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EURUSD Remains Below 1.27 After Moody's Downgrades Spanish Banks

EURUSD Remains Below 1.27 After Moody's Downgrades Spanish Banks

Lujia Lin,

THE TAKEAWAY: Moody’s downgrades 16 Spanish banks > Announcement highlights scale of Spanish banking-sector troubles, but widely expected > EUR consolidates at low level

In a widely anticipated announcement, Moody’s announced on Thursday the downgrade of 16 Spanish banks – including the country’s largest lenders Banco Santander and BBVA – as well as Santander’s UK-based subsidiary. The move - coming after the downgrade on Monday of 26 Italian lenders – was the latest reminder of the troubles plaguing Spain’s banking sector, but due to the largely expected nature of the announcement, the Euro held steady against the Dollar near 1.2690.

EURUSD_Remains_Below_1.27_After_Moodys_Downgrades_Spanish_Banks_body_Picture_5.png, EURUSD Remains Below 1.27 After Moody's Downgrades Spanish Banks

Chart generated using FXCM Strategy Trader. First bar denotes Fitch downgrade of Greece. Second bar denotes Moody’s downgrade of Spanish banks.

Moody’s downgrades range from one to three notches for the affected institutions. The long-term ratings for both Santander and BBVA were lowered three notches from Aa3 to A3. The accompanying statement cited the general adverse economic scenario in Spain, the deteriorating credit profile of the Spanish government, potentially reduced scope for additional state support, ballooning non-performing assets, and tight interbank markets.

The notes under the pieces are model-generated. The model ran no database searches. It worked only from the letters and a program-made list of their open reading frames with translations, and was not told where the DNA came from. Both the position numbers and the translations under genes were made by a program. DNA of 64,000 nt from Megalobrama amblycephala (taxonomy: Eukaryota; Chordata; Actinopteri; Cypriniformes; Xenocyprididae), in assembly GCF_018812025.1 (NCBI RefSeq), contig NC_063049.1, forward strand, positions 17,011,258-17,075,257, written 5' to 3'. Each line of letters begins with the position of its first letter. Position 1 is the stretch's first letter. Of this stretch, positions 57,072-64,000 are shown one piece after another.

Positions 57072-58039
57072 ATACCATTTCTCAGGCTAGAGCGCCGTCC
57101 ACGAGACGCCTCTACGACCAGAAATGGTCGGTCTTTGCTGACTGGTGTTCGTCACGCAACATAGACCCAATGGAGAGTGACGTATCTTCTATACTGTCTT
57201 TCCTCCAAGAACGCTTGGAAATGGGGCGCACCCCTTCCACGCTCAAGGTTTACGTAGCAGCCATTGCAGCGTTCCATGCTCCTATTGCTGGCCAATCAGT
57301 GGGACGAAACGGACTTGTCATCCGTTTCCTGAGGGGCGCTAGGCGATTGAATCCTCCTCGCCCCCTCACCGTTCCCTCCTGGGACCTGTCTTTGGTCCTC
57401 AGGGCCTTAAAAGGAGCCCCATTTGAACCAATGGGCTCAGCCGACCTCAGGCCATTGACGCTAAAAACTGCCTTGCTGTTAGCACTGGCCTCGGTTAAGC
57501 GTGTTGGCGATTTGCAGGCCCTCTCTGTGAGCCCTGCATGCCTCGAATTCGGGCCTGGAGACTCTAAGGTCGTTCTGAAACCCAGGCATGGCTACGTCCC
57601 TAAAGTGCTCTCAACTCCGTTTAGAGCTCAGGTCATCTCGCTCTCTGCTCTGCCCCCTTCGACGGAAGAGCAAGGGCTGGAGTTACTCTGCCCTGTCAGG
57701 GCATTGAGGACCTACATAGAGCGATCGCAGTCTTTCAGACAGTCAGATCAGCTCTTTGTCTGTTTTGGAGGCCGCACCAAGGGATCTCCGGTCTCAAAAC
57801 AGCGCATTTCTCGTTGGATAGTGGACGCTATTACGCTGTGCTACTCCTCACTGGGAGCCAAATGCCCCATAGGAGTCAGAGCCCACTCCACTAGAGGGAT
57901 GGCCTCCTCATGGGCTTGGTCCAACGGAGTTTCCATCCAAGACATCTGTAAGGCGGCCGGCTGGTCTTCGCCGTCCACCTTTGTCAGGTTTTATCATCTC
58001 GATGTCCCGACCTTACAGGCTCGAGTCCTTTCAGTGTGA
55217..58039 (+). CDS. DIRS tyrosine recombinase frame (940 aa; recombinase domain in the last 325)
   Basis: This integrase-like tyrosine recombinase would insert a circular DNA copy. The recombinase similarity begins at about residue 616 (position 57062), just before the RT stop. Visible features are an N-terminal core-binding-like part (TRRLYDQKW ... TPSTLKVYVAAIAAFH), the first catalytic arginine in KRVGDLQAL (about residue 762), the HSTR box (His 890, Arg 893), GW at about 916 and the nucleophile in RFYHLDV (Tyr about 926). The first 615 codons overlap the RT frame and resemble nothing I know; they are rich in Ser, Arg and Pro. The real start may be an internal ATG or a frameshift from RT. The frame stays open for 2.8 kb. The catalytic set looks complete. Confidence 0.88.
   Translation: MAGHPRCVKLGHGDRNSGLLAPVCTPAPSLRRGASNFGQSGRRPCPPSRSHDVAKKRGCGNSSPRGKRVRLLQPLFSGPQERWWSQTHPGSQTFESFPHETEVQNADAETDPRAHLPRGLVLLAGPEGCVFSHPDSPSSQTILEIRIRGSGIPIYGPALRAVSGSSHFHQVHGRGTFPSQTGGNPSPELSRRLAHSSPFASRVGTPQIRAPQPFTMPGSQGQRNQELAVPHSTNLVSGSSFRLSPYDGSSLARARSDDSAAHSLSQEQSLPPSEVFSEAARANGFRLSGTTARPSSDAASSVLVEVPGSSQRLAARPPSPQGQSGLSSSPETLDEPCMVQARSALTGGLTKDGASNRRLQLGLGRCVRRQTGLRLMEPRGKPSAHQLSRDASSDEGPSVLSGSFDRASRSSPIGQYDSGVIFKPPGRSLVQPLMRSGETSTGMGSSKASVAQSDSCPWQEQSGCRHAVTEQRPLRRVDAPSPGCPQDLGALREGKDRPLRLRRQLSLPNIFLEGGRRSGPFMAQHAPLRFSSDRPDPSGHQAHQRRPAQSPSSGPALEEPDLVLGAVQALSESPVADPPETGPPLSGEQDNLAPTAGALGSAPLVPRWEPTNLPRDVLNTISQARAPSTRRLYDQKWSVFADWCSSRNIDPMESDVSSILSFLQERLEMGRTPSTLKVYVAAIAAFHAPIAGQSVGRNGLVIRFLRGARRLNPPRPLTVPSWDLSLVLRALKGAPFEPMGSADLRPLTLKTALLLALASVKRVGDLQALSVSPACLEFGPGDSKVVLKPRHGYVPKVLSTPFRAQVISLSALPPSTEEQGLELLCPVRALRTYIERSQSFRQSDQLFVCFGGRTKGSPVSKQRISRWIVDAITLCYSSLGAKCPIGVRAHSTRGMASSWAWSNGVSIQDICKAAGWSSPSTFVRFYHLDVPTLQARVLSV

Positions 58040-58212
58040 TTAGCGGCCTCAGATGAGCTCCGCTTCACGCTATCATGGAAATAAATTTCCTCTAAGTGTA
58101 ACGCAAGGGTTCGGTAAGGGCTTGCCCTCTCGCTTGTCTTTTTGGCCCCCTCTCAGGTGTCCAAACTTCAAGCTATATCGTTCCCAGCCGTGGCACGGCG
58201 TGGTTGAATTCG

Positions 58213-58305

Thursday’s rating action is only the latest in a series of developments to damage confidence in the Eurozone’s fourth-largest economy. This has been in no small part due to Spain’s ongoing struggle to convince markets of the durability of its banking sector. As recently as May 11, the Rajoy government mandated that Spanish banks beef up loan-loss provision by a further 30 billion Euros on top of the 53 billion Euros already decreed in February. In addition, the government ordered lenders to transfer foreclosed properties in their books to asset-management agencies, and initiated an audit of the banks’ loan books.

However, the measures fell short of establishing a full-fledged bad bank, and the only mention of additional funds was the offer of loans from the national rescue fund FROB at prohibitive interest rates of 10 percent. As a result, the measures failed to assuage markets. Since then, sentiment – and with it, the Euro currency – has only deteriorated further with reports this week that Spanish depositors had withdrawn around 1 billion Euros from Bankia, a lender nationalized by the government on May 9.

Despite the dire nature of Moody’s warnings, the Euro found temporary respite from its most recent selloff, momentarily consolidating within the 1.2690-1.2700 range versus the US Dollar. With the trading session already tested by both a Greek downgrade and a disappointing Spanish bond auction, the generally anticipated ratings announcement barely moved the common currency. However, wih no end to common Eurozone themes in sight – the Greek political impasse, recessions in several of the bloc’s largest economies, as well as the banking troubles in Spain – any consolidation or rebound in the Euro would likely be temporary at best.

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